CEM REPORT, PRODUCTIVITY | 2022 Fairwork report has revealed that ride-hailing platforms are struggling to make ends meet because of a rise in inflation, increased cost of living, and poor working conditions.
The report which was launched Friday 31 2023, is a collaborative project by the Lagos Business School, Pan-Atlantic University and the University of Oxford
The platforms that were examined were Bolt, Bolt foods, Glovo, Gokada, Jumia Foods, Kwik, Lagos Ride (LagRide), and Uber.
The researchers found that because platforms classify platform workers as independent contractors, they lack basic labour standards such as a provision of social security, safety nets, recourse for grievances, and fair contractual terms.
Of the eight platform businesses, Glovo, with a score of 4 (out of 10) points, came top-scoring platform Nigeria. It is the only platform that provided sufficient evidence of workers earning above the minimum wage of N30,000 a month and above the implied hourly mininum wage of N173.08 after work-related costs.
Some workers are earning below these thresholds due to work-related expenses, high inflation, and differing individual earnings. None of the platforms showed an effective mechanism or policy to ensure they met these thresholds.
According to the report, only Glovo provided evidences for other fairwork scoring which include
Evidence of policies that mitigate against the risk of executing deliveries. These included providing safety gear such as helmets, raincoats and effective SOS buttons. None of the eight platforms could show income security for drivers unable to work because of sickness or non-accident-related reasons.
Evidence of clear and transparent terms and conditions (T&C) that are subject to Nigerian law. “For the second point, we did not receive sufficient evidence that any of the platforms include liability or exclude unfair clauses in their T&Cs”; the report noted.
Evidence of due process for decisions affecting platform workers in the form of effective communication channels and appeals processes. However, there was insufficient evidence that any of the platforms ensured equity in the management process by implementing anti-discrimination policies, removing barriers to underrepresented groups such as women, or other proactive policies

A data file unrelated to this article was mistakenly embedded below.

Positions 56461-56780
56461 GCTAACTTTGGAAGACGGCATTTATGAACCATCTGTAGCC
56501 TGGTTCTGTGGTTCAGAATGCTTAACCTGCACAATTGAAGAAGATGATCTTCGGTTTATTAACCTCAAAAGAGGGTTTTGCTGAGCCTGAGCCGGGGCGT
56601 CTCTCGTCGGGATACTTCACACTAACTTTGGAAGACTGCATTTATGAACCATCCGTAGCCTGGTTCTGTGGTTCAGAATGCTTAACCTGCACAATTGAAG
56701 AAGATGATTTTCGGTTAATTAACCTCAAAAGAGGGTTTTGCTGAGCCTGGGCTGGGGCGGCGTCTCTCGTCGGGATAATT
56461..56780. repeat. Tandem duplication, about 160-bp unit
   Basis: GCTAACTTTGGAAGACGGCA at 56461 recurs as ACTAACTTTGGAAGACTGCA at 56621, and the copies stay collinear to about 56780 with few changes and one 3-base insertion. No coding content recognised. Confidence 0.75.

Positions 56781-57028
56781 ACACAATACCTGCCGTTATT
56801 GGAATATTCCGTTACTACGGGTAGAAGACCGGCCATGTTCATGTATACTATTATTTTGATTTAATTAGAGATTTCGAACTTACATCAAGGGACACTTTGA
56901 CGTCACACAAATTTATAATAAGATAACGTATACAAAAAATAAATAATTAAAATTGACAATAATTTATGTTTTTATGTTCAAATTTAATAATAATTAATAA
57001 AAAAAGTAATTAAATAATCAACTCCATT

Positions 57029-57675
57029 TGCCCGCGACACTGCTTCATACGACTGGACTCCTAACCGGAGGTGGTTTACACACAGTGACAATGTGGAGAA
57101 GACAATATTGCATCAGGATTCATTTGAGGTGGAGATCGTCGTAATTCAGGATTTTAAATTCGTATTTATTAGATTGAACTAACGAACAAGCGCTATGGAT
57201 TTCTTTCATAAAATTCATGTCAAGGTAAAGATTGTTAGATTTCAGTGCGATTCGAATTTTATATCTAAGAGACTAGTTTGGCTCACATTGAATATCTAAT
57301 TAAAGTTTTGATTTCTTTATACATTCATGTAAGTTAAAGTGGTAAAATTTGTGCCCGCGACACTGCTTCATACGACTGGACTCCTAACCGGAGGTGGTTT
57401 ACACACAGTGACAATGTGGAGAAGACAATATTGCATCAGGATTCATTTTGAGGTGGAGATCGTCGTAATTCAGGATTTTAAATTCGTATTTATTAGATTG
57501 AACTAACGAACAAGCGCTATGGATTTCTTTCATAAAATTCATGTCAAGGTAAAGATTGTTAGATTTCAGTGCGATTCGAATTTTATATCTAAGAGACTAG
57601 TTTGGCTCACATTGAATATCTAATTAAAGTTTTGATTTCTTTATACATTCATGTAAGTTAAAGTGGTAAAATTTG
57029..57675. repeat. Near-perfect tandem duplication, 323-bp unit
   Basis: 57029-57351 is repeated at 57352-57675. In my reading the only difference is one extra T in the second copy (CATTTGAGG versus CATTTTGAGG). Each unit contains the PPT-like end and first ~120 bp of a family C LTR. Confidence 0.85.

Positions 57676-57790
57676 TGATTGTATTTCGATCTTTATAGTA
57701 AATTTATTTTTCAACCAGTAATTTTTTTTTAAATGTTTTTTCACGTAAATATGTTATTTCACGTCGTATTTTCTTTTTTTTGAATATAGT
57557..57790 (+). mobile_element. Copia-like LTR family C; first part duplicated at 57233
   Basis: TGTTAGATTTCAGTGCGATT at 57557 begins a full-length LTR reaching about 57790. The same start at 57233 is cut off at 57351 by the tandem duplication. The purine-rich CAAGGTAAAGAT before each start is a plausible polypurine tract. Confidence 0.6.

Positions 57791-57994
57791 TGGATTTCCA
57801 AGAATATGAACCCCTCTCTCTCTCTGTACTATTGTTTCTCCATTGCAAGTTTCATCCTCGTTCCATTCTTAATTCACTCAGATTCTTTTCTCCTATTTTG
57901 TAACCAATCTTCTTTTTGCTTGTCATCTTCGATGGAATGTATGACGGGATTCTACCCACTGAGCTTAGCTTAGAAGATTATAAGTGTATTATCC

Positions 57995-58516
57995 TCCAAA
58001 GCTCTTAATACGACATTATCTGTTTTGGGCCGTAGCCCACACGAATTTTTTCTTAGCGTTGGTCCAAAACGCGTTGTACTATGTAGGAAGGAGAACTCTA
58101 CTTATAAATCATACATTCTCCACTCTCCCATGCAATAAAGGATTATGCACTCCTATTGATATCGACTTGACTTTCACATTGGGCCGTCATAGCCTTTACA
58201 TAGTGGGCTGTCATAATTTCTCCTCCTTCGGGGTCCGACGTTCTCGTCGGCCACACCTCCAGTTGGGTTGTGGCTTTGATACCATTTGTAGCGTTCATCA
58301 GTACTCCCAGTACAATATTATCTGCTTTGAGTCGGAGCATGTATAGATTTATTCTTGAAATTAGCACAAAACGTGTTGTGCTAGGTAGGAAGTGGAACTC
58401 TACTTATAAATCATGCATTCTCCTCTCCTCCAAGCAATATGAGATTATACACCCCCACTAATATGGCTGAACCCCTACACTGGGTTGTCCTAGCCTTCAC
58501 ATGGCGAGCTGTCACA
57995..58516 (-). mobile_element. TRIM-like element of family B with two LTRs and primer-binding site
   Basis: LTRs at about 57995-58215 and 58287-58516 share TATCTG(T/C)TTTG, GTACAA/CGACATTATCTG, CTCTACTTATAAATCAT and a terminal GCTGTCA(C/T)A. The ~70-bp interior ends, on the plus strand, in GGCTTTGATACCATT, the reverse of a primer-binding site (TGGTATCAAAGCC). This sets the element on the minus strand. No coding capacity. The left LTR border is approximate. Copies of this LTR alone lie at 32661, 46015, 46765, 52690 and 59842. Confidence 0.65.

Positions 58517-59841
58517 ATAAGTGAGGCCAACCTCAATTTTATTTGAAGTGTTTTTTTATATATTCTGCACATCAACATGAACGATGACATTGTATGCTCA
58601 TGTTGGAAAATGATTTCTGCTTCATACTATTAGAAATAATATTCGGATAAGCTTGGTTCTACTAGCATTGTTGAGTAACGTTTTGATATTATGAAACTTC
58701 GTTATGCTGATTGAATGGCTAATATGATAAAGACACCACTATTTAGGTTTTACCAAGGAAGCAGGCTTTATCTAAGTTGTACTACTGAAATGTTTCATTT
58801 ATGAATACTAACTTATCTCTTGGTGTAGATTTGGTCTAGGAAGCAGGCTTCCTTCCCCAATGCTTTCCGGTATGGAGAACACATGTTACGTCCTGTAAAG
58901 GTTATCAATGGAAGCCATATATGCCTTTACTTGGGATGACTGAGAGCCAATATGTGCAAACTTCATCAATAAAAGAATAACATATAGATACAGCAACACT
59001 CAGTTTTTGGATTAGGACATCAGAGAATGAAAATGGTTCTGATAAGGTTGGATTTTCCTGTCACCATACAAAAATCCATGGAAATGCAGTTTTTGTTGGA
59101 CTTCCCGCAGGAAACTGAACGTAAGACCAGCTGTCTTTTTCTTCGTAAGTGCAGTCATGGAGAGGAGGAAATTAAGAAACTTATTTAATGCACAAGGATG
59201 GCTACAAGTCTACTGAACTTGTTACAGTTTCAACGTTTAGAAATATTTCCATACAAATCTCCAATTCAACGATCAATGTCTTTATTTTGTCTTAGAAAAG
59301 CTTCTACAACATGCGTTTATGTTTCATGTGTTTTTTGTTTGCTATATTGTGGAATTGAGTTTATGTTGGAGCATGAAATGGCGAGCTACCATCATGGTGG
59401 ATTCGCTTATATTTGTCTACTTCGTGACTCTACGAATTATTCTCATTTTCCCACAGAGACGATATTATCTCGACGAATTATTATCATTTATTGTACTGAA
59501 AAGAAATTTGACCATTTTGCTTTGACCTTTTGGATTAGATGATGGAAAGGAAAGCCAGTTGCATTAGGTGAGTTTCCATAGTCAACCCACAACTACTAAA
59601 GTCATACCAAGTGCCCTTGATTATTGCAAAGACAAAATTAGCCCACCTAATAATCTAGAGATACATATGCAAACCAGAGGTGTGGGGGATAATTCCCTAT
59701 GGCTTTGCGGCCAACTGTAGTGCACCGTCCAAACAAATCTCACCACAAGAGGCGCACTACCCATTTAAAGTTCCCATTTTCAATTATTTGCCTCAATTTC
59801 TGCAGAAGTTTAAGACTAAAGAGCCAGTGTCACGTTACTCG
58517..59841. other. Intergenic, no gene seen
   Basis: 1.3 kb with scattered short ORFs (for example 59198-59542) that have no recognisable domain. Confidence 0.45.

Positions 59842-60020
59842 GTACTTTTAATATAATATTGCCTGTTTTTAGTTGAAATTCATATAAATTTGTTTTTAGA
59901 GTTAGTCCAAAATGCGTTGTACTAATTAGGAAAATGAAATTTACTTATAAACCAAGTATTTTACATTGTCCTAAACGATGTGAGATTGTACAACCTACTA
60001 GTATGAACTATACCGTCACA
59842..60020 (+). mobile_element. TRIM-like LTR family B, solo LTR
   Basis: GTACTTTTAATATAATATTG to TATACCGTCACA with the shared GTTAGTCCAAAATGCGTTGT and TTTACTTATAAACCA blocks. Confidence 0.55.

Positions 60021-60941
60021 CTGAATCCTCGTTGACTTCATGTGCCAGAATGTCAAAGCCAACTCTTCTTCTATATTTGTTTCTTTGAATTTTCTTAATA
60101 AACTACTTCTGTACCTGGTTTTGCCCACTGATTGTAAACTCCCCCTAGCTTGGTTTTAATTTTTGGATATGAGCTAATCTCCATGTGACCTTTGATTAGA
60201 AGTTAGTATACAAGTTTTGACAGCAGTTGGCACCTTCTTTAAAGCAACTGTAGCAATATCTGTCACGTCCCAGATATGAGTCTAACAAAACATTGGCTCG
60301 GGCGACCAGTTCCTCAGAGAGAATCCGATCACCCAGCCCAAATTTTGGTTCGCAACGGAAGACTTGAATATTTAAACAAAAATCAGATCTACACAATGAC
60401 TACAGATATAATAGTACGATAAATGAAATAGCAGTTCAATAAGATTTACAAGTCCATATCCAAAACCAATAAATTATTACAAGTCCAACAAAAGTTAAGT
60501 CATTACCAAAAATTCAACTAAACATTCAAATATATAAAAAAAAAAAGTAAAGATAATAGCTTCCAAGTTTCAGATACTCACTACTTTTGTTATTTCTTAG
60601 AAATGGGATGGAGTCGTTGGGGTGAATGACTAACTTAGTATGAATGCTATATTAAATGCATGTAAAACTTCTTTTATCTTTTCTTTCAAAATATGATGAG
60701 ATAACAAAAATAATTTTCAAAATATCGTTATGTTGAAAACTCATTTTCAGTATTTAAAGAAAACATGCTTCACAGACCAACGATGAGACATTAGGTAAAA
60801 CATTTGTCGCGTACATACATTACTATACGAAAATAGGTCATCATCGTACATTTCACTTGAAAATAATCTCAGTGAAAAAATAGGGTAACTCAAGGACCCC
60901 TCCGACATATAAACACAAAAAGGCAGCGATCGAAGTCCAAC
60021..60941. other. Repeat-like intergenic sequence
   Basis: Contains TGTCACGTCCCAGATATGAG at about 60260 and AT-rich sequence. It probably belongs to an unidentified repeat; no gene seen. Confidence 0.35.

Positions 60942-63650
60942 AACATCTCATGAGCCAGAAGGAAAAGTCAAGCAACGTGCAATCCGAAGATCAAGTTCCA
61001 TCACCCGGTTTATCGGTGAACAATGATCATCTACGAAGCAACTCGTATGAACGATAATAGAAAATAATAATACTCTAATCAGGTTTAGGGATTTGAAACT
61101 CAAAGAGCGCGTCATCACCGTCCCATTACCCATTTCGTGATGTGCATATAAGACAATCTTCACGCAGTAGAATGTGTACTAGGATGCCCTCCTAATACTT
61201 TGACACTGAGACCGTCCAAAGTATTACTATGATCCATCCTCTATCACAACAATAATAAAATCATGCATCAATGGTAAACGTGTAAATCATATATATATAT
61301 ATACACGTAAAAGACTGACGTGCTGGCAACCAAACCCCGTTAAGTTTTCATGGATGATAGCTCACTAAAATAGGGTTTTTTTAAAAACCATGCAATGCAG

No platform was able to provide sufficient evidence to ensure freedom of association and collective worker voice. “We could not find evidence of any platform recognising an independent collective body of workers or trade unions. As far as we could tell, workers did not have a say in decisions affecting their working conditions nor access to mechanisms facilitating collective bargaining”; the report sataed.
In his comment, Lead researcher Professor Olayinka David-West said: “Our inaugural report scores platform companies in the ride hailing, food delivery and courier services sectors and their treatment of workers across the five Fairwork principles.
“By spotlighting the need for fairness and justice for platform workers, this report will guide policymakers, workers and worker associations, and customers who use these platforms towards improving the rights and working conditions of platform workers.”
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Co-Lead Dr. Kemi Ogunyemi observed that “the location-based platform economy could contribute to achieving the goal of poverty alleviation (SDG 1) in Nigeria if the platforms in this space increase their levels of self-regulation and corporate ethos to bridge equity gaps that are not externally legislated – for example, moving towards ensuring platform workers earn a living wage and have access to protections from exposure to unsafe working conditions.
“We are at the beginning of Fairwork’s interaction with platforms operating in Nigeria and we hope that our engagement with them will enrich the ecosystem for all stakeholders by fostering higher scores on the five Fairwork principles and leading to increased customer support for the platforms.”